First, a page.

Transition model of “systolic heart failure”
The increase in cardiac chamber size in heart failure is largely a structural problem, and a low LV ejection fraction is to some extent obligated by the increase in LV chamber size.For example, maintenance of a normal ejection fraction of 62% in a left ventricle with an end-diastolic volume of 350 to 400 mL would deliver an enormous stroke volume, perhaps one that might even cause disruption of the normal homeostatic coupling between the heart and the periphery. In a sense, the low LV ejection fraction may be adaptive in the context of such a large LV end-diastolic volume, thus protecting the peripheral circulation from an unusually high pulse pressure. One could argue that a large chamber volume “obligates” a reduced ejection fraction to maintain normal homeostatic coupling.
Today’s working model of heart failure represents a probable transition from an index event of a susceptible individual, beginning with a genetic mutation or acute injury due to myocardial infarction or inflammation, passing through a progressive remodeling phase, and finally arriving at the clinical syndrome of heart failure(table below ) The known responses to acute or chronic myocardial injury include myocyte growth with deposition and replacement of interstitial collagen. Additional factors that probably contribute to LV remodeling include myocyte slippage, perhaps caused by dissolution of collagen struts that normally hold the cells together, and increased cell loss caused by the process of apoptosis.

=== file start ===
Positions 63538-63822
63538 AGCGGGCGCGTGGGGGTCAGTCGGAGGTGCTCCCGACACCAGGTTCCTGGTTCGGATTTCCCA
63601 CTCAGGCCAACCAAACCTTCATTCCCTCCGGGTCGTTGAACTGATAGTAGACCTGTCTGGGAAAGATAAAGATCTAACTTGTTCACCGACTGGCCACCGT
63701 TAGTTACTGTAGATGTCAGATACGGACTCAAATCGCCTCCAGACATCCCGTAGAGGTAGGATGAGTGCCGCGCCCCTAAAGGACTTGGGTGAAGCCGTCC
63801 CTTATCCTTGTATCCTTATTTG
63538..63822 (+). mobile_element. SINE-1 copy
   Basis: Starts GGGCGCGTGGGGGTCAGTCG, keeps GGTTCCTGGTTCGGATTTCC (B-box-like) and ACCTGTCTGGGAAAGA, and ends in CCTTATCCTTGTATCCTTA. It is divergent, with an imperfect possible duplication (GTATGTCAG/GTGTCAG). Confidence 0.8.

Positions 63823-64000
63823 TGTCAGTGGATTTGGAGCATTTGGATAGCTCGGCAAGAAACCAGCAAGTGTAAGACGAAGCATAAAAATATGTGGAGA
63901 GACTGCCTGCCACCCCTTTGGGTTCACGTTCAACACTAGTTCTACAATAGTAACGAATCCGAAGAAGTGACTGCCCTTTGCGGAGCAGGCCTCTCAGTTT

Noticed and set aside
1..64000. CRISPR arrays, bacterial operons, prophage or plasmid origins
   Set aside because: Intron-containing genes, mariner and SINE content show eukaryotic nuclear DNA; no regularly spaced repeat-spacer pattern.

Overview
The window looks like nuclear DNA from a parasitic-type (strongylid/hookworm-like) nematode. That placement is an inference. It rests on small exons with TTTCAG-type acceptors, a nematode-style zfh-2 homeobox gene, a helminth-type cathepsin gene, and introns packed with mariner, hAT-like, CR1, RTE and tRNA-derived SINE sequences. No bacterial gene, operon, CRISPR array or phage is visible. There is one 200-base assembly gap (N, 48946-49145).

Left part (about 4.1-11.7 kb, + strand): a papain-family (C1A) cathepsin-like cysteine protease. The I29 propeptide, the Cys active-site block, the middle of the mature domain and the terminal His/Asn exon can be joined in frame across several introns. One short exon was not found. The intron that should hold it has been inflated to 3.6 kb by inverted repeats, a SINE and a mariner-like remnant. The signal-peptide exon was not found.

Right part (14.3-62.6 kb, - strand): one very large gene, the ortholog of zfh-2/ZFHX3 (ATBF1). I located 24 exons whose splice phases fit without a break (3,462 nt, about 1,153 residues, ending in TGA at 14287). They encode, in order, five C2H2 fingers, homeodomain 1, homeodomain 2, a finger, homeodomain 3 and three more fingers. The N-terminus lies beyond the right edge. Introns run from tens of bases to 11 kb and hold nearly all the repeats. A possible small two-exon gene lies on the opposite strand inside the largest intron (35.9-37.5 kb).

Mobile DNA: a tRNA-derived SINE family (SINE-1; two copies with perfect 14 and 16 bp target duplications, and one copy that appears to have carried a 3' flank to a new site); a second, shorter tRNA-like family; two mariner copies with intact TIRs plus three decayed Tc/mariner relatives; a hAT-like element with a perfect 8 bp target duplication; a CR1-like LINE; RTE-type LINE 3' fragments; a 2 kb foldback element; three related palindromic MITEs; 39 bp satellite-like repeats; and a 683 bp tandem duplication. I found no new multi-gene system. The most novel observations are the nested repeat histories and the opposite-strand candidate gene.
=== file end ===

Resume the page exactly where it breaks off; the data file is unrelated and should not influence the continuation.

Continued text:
Many of the processes are present in all patients, but the quantitative contributions of myocyte slippage and apoptosis to the cardiac remodeling process are not entirely clear. Moreover, there are some who believe that there is an overall increase in the number of cardiac myocytes during the development of hypertrophy and remodeling of heart failure,although the classic teaching up to now has been that cardiac cells, being highly differentiated, are unlikely to enter into the cell cycle. Eventually, the remodeling process and its hemodynamic burden, aggravated by activation of multiple neurohormones and cytokines, causes a further change in the size and the shape of the heart, leading to cardiomegaly and reduced LV systolic function. The process is extraordinarily complex, with activation of multiple, redundant signaling pathways and crosstalk between signal transduction pathways. There is a highly complex interaction between mechanical signals, such as stretch of cell membranes, and various neurohormones and cytokines, making a single “silver bullet” therapy an unrealistic concept.
This model states that there is an index event, such as a myocardial injury or expression of mutation. This progresses to a remodeling phase and ultimately to the full expression of the clinical syndrome of heart failure. There is plasticity of the phenotype, with variation in pace of development of progression.
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